This approach had an immense impact on participants. For example, one of the older participants struggled to remain calm when things didn’t go according to plan. They would often yell, give up and get angry when something didn’t work. An ESQ leader spent a lot of time with this participant’s team, reviewing the engineering cycle and explaining how an engineer’s entire job is to solve problems, and if something failed it only meant their problem changed from “what can I build” to “why did this fail”. In the last week of the program, this participant had their project fail – quite significantly. Just as the leaders were preparing to jump in and support the participant who they assumed would get upset, the participant took a deep breath and said to themself “I’m an engineer, solving problems is what I do” and proceeded to problem solve and fix their project.

Accessibility Tips from ESQ:

  • Provide visual instructions (i.e., screen sharing during a virtual session or providing printouts for participants to look at along the way)
  • Use the video conferencing chat feature in sessions, and encourage participants to ask many questions to gain feedback and adapt accordingly
  • Making documents with large fonts and easy-to-see colours

SuperNOVA & Atlantic Provinces Special Education Authority

SuperNOVA, Actua’s network member at Dalhousie University, offers programs that encourage participants with a wide range of backgrounds and abilities to pursue STEM fields, especially those who have been historically blocked from higher education and STEM.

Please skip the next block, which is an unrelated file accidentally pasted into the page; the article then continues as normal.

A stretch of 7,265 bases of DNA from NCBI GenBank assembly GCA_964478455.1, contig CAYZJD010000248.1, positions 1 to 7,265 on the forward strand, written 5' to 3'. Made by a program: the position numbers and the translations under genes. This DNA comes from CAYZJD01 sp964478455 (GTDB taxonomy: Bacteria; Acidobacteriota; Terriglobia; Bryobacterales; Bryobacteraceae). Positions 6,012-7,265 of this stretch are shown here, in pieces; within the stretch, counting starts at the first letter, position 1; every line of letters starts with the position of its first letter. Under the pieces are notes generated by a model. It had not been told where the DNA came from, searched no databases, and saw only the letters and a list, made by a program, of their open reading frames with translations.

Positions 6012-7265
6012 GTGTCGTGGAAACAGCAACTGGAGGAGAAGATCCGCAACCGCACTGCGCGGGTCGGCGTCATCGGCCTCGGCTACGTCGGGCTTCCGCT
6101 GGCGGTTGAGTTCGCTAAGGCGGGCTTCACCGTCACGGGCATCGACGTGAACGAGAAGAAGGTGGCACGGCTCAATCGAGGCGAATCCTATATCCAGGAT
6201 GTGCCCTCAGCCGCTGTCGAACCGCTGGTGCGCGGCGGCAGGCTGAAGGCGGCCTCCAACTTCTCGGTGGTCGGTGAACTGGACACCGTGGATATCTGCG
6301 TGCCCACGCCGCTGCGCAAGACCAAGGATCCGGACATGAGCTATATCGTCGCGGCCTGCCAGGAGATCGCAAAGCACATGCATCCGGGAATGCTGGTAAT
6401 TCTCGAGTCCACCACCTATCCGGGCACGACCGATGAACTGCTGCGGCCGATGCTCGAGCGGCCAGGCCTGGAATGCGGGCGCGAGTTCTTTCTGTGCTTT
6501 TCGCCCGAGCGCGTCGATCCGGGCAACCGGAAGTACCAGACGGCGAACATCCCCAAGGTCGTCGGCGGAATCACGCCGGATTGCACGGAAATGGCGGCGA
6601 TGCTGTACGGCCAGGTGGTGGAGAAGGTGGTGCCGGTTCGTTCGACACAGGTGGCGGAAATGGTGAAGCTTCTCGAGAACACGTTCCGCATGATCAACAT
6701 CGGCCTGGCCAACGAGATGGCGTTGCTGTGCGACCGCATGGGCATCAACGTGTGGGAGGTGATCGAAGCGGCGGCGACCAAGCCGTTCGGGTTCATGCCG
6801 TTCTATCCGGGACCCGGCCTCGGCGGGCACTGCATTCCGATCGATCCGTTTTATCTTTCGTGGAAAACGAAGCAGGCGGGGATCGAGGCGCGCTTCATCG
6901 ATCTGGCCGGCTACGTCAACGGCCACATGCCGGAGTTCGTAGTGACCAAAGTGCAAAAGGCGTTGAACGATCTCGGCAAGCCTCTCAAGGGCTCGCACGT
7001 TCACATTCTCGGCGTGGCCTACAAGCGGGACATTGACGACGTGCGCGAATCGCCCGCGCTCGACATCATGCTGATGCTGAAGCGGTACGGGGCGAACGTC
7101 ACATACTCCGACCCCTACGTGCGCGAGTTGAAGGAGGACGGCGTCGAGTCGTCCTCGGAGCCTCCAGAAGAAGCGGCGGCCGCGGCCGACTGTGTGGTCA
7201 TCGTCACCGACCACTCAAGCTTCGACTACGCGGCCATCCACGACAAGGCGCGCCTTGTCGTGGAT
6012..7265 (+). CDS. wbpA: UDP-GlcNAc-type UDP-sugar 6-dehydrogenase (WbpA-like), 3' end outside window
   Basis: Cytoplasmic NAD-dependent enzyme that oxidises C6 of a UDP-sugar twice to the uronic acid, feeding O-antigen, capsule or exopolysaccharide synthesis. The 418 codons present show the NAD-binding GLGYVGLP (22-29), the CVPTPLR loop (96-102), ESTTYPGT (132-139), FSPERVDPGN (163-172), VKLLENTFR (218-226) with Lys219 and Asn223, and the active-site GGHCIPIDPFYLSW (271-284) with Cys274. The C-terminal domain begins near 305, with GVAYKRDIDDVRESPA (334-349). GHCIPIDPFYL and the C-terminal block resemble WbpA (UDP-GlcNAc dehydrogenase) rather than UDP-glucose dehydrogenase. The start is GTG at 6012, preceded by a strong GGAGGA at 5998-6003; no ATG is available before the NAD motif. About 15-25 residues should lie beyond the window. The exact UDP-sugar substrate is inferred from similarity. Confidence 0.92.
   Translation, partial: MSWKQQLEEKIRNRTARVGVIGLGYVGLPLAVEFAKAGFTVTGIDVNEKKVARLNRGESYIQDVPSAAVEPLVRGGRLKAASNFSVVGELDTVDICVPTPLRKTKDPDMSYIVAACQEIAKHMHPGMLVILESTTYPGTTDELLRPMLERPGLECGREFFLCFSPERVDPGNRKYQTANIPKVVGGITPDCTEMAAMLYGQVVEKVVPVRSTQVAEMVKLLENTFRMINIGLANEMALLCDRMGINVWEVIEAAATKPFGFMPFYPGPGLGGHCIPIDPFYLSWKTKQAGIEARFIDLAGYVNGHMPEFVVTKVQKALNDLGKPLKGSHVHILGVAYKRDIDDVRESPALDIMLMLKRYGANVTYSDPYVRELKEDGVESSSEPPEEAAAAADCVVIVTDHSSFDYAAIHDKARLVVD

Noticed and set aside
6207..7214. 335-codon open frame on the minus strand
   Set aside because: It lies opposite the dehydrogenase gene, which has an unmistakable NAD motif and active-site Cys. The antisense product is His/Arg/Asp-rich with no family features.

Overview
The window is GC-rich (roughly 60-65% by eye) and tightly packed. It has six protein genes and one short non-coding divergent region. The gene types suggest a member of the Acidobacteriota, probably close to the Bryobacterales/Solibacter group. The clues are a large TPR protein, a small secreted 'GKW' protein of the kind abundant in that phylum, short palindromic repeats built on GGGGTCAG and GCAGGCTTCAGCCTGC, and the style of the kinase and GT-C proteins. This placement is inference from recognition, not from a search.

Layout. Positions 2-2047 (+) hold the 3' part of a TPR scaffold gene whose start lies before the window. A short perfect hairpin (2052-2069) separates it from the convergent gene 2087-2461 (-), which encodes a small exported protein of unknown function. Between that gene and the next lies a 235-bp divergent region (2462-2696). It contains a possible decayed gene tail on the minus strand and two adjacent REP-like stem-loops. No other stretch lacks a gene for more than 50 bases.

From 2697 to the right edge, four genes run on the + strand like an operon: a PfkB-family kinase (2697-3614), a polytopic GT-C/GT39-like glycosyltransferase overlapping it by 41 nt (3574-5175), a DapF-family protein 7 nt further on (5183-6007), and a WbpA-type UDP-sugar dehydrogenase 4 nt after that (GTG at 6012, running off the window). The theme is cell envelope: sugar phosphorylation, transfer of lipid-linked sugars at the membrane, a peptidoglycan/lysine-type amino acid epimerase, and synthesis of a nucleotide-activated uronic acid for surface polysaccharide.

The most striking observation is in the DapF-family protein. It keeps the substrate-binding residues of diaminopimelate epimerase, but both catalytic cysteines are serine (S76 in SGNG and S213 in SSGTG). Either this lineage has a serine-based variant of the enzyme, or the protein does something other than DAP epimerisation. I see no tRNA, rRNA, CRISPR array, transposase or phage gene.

Working closely with instructors at Atlantic Provinces Special Education Authority (APSEA), SuperNOVA adapted their existing STEM program to address the needs of participants with visual impairments. They offered three different workshops – one to elementary students, one to junior high school students and another to high school students. The workshops explored STEM topics to not only enhance students’ skills and confidence in STEM but also their ability to use online accessibility tools.

The program was developed with clear and precise instructions, using repetition to convey important information. High contrast images were also included with image descriptions and enlarged text. Activities were adapted using materials that would be easier to work with and could be engaged with through sound and touch. For example, elementary students used an adapted fossil-making workshop to learn about prehistoric biodiversity, junior high students used their sense of sound to identify different noise sources in the Oceans, and high school students used an online platform to create electrical circuits while utilizing image descriptions in the presentation.

SuperNOVA also worked with local community partners to develop and deliver their STEM programs to students who are hard of hearing, recognizing the lack of first language education in STEM. They worked directly with sign language interpreters before the workshop to understand what materials would be most helpful to these students. 

Accessibility Tips from SuperNOVA:

  • Work directly with teachers and coordinators from local community organizations like APSEA to identify the most effective ways to adapt your programs
  • Consider accessibility features, such as image descriptions of large images
  • Incorporate multiple modes of delivery for new information
  • When necessary, find first language users who can answer questions in ASL to build rapport with students and work with sign language interpreters before workshop delivery to clearly understand the needs of the students
  • Remember, no group of students are homogeneous in their needs or interests!


If you’re an Actua network member looking for more tips, we encourage you to take Actua’s training module on Accessibility and Inclusion for more strategies!